PENN >> Ensuring the safety of township residents has a price. At its Oct. 1 meeting, the Penn Township Board of Supervisors voted to approve a formula for funding the West Grove Ambulance service. The ambulance serves seven municipalities that have been struggling to determine a fair way to share the costs associated with ambulance service.
The plan approved by the supervisors uses three factors to set each municipalities obligation: number of calls, population, and millage. For Penn, this would mean a contribution of $90,254 for the year. Under the previous proposed system, based half on calls and half on population, Penn would have paid $102,000. Penn Township is in an unusual position because it is home to several age restricted communities that generate a higher percentage of ambulance calls.
“This seemed to be the fairest as far as everyone’s concerned,” said Supervisor Curtis Mason.
The formula will need to be approved by all of the municipalities in the ambulance’s coverage area. The cost of fire protection is separate, as is Medic 94 service. The figure for fire company service given by Supervisor Victor Mantegna was $129,908.07.
A cost approved for payment now is the township’s portion of starting a new a.m. radio channel for Avon Grove Regional Emergency Management (AGREM).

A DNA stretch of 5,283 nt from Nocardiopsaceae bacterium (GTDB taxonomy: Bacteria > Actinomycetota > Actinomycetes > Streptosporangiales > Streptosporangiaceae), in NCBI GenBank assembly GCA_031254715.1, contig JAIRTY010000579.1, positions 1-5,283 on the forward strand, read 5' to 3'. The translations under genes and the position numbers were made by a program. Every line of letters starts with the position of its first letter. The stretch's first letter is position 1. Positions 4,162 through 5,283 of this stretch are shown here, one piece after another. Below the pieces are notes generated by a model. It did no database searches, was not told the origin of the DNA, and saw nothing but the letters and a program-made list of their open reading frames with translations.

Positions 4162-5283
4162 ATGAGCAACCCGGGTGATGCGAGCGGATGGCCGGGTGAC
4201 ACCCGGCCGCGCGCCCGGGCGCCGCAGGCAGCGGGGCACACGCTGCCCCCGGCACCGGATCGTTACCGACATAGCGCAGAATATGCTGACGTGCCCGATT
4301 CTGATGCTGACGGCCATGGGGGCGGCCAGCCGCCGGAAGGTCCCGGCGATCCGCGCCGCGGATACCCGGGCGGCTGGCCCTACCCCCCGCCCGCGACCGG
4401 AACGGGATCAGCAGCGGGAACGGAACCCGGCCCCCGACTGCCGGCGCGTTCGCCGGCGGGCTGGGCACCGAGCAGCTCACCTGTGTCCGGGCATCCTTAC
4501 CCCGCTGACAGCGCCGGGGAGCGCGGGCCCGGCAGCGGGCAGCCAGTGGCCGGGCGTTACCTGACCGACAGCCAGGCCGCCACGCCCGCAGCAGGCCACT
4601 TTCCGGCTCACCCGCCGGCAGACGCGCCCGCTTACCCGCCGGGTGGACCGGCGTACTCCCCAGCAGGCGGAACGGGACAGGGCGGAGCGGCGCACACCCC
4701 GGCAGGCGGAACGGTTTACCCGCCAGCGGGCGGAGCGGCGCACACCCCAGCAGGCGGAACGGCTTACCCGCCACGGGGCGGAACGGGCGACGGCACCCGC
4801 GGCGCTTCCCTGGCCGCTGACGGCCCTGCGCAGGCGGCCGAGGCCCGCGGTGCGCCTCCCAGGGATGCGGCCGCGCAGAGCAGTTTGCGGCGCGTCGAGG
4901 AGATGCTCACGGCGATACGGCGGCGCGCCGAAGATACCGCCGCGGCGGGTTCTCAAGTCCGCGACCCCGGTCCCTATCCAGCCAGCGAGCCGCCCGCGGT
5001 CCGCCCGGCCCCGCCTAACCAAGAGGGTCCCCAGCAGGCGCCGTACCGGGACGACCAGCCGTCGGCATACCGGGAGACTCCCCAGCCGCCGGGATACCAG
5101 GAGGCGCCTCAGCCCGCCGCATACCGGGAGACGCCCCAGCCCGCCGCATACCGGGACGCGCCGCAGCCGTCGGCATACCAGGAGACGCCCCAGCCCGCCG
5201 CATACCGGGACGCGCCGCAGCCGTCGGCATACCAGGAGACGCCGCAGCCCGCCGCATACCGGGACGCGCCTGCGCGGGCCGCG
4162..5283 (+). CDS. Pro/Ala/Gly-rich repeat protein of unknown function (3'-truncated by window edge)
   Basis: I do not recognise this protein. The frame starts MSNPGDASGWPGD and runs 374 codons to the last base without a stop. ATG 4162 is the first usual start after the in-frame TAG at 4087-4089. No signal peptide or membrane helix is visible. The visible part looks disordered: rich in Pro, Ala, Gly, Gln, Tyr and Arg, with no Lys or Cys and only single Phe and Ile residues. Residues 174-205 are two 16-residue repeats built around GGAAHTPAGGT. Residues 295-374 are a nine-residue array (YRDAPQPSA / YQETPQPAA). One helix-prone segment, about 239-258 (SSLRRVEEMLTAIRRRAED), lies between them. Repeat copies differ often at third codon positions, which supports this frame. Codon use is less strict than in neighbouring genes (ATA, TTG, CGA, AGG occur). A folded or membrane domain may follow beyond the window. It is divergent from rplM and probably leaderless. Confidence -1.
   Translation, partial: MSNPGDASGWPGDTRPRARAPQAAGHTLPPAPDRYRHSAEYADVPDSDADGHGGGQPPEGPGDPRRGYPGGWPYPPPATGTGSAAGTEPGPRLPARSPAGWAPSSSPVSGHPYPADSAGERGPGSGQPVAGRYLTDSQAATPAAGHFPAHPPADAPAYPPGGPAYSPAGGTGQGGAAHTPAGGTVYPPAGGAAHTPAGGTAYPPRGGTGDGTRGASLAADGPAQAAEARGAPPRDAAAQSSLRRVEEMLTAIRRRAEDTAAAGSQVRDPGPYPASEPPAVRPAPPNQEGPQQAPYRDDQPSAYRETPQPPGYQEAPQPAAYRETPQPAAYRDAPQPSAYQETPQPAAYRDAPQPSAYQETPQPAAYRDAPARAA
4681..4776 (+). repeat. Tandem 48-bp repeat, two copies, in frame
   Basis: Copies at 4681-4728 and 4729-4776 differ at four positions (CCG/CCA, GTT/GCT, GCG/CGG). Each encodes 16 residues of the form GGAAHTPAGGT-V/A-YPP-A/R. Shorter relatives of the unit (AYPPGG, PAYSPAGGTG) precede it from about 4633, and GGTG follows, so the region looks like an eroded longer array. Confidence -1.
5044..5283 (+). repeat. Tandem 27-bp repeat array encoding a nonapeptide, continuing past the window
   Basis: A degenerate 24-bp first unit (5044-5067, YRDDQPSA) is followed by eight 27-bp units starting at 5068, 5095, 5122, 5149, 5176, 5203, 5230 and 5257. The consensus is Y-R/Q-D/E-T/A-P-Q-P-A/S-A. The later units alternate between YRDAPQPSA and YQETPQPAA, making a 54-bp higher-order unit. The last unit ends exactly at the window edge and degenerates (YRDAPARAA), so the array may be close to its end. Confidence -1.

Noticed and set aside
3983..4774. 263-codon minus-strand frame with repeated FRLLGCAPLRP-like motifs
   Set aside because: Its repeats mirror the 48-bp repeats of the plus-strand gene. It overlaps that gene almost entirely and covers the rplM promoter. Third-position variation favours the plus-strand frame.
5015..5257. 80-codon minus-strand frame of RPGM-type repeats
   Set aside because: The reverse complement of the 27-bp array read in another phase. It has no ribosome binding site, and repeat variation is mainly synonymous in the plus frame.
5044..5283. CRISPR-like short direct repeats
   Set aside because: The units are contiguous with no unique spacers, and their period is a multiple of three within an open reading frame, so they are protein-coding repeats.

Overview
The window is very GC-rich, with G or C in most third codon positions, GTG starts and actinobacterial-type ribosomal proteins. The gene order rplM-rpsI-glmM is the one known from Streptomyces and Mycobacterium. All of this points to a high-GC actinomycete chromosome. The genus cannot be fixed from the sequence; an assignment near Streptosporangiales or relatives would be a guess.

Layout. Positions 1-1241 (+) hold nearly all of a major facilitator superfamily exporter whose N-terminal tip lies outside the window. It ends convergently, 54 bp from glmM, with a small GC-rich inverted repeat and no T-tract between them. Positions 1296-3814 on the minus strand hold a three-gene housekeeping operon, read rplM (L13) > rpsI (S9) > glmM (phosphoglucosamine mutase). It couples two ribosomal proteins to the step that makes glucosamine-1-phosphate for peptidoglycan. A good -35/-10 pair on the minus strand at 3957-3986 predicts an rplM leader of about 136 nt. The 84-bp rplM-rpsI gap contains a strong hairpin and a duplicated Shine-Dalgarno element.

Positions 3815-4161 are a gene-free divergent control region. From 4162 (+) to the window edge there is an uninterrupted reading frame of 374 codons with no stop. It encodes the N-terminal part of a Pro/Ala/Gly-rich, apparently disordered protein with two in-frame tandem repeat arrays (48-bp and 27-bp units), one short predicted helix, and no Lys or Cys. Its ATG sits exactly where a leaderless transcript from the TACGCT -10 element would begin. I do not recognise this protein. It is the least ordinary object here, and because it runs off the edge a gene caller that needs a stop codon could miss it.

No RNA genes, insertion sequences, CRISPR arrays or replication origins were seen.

Penn Township’s share of the first year cost of $32,336.40 is $5,728 with future costs at a lower rate. For the second year, the total to all municipalities in the group is $9,240 dropping to $7,070.40 in the third year.
Robert Grabus from the Chester County Economic Development Committee spoke briefly at the meeting about the work of the Route 1 Corridor Economic Development Committee.
“Our charge is to reach out to the municipalities. This corridor really bisects the township, you of all the townships down here have done the most to diversify your tax base and you work force,” Grabus told the board. He also told the supervisors that he would support their efforts to find funding for improvements to the intersection of Baltimore Pike and Route 796 in Jennersville.
TMACC executive director Tim Phelps was also at the meeting with an update on the SCCOOT bus system and a request for continued funding from the township.
SCCOOT buses will be getting a new paint job so that they can be wrapped with advertising to generate income, plus there will be new bus stop signs that include a stop ID number and a QR symbol. The next step is to have the information integrated into a program for a smart phone so you can find out if your bus is on time and when it is expected to arrive.
There are eight SCCOOT bus stops in Penn Township. Last year the supervisors contributed $1,000 to help support the buses.
Under the Roadmaster’s report, line painting has been completed for this year with the exception of the two roads that are still to be paved. Briar Drive and Valley Road will be paved at the end of October or beginning of November.
Marcella Peyre-Ferry reports on meetings and other events in southern Chester County.